Unsupervised image classification is an important means to obtain land-use/cover information in the field of remote sensing, since it does not require initial knowledge (training samples) for classification. Traditional methods such as k-means and Iterative self-organizing data
analysis technique (ISODATA) have limitations in solving this NP-hard unsupervised classification problem, mainly due to their strict assumptions about the data distribution. The bee colony optimization (BCO) is a new type of swarm intelligence, based upon which a simple and novel unsupervised
bee colony optimization (UBCO) method is proposed for remote-sensing image classification. UBCO possesses powerful exploitation and exploration capacities that are carried out by employed bees, onlookers, and scouts. This allows the promising regions to be globally searched quickly and thoroughly,
without becoming trapped on local optima. In addition, it has no restrictions on data distribution, and thus is especially suitable for handling complex remote-sensing data. We tested the method on the Zhalong National Nature Reserve (ZNNR) – a typical inland wetland ecosystem in China,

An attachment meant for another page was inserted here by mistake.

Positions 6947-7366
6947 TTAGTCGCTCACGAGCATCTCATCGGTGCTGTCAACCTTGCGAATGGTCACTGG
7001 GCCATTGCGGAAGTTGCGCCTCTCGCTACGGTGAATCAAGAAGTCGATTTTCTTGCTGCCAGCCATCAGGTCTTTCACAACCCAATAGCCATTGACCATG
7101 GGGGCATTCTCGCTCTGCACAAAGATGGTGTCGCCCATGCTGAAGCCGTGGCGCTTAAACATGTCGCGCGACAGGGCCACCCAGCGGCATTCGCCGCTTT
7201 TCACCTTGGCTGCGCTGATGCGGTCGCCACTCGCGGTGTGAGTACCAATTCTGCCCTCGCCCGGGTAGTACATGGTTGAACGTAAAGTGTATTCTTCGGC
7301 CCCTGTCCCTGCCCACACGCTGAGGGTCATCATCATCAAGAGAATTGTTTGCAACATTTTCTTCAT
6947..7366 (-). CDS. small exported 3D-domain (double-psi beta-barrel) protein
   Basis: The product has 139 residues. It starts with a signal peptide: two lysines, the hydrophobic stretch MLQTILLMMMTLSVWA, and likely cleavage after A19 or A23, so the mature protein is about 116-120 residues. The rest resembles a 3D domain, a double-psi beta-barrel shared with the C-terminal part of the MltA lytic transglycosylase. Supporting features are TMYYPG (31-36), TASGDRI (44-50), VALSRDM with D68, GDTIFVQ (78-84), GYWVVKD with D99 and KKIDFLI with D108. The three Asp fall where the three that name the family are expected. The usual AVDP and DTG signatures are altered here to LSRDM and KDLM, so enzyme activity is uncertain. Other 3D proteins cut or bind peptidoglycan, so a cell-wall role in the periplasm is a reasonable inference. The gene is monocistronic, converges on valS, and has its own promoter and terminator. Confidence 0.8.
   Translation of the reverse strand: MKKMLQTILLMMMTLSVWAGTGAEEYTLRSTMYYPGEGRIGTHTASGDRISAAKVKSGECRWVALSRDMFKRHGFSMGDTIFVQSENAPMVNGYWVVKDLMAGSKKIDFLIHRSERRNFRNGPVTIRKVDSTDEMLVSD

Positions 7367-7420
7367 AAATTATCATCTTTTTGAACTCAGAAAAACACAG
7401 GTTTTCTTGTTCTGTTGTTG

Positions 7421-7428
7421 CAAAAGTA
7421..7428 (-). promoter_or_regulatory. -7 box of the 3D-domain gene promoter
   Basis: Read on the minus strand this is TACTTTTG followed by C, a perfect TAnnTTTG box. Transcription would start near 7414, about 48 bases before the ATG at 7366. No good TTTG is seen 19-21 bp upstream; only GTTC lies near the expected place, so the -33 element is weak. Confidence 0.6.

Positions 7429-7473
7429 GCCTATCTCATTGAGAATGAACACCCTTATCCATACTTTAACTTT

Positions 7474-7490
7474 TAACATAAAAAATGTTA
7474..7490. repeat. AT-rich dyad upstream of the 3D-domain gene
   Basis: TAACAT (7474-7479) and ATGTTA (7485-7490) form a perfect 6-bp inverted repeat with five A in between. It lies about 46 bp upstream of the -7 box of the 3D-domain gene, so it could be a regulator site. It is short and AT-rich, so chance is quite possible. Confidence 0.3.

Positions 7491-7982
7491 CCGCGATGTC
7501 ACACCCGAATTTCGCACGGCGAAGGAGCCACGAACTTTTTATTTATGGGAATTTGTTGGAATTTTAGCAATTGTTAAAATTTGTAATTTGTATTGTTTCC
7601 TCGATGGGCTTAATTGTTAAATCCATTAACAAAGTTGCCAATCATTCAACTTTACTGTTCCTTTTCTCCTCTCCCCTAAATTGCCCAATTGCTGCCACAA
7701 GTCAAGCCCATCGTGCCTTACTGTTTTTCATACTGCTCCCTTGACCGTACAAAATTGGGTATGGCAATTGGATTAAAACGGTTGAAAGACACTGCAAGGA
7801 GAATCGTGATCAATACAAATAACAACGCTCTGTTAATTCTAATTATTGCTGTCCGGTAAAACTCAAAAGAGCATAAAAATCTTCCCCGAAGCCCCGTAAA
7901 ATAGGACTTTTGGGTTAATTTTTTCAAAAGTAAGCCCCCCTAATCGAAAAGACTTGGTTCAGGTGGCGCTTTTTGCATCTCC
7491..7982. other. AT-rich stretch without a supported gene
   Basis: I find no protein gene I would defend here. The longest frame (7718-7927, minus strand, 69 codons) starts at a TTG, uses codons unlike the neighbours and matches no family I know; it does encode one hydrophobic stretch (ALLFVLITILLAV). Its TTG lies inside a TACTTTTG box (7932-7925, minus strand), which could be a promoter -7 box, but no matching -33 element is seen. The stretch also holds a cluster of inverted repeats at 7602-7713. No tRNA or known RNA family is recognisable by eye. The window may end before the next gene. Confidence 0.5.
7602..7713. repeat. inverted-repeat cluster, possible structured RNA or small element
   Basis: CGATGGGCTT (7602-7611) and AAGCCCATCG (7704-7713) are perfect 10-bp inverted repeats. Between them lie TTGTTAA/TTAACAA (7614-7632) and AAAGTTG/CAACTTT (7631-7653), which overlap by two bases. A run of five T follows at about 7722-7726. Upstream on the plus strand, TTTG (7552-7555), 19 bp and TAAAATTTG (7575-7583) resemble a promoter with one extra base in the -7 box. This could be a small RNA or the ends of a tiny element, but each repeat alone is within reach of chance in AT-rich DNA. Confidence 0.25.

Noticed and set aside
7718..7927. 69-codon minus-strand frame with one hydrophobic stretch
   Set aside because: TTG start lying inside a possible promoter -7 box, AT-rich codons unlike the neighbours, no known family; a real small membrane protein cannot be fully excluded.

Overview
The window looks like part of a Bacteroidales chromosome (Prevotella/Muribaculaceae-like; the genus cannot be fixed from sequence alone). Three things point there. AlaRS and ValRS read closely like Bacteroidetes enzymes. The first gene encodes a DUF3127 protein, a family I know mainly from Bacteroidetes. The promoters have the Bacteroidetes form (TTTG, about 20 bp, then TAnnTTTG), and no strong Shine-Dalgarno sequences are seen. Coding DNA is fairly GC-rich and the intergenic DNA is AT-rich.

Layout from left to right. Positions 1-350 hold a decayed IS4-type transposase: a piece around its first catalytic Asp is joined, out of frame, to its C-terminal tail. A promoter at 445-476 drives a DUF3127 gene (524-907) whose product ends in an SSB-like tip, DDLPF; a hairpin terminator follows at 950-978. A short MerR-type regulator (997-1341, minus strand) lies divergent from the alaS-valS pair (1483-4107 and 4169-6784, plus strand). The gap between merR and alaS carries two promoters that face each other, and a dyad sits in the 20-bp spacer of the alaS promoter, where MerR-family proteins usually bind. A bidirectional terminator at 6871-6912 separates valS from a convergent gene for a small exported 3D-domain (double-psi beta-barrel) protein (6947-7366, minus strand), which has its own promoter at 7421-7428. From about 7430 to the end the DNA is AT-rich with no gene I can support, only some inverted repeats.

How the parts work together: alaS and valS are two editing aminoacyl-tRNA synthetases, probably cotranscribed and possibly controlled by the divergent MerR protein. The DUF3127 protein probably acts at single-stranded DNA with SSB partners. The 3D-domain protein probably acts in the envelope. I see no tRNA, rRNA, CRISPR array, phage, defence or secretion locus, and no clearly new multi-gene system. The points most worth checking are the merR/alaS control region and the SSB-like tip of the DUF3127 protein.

whose landscape is heterogeneous. The preliminary results showed that UBCO (overall accuracy = 80.81%) achieved statistically significant better classification result (McNemar test) in comparison with traditional k-means (63.11%) and other intelligent clustering methods built
on genetic algorithm (unsupervised genetic algorithm (UGA), 71.49%), differential evolution (unsupervised differential evolution (UDE), 77.57%), and particle swarm optimization (unsupervised particle swarm optimization (UPSO), 69.86%). The robustness and superiority of UBCO were also demonstrated
from the two other study sites next to the ZNNR with distinct landscapes (urban and natural landscapes). Enabling one to consistently find the optimal or nearly optimal global solution in image clustering, the UBCO is thus suggested as a robust method for unsupervised remote-sensing image
classification, especially in the case of heterogeneous areas.
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Document Type: Research Article
Northeast Institute of Geography and Agroecology, Chinese Academy of Sciences, Changchun, China
Lancaster Environment Centre, Lancaster University, Lancaster, UK
Griffith School of Environment, Griffith University, Gold Coast, Australia
Publication date: December 16, 2016
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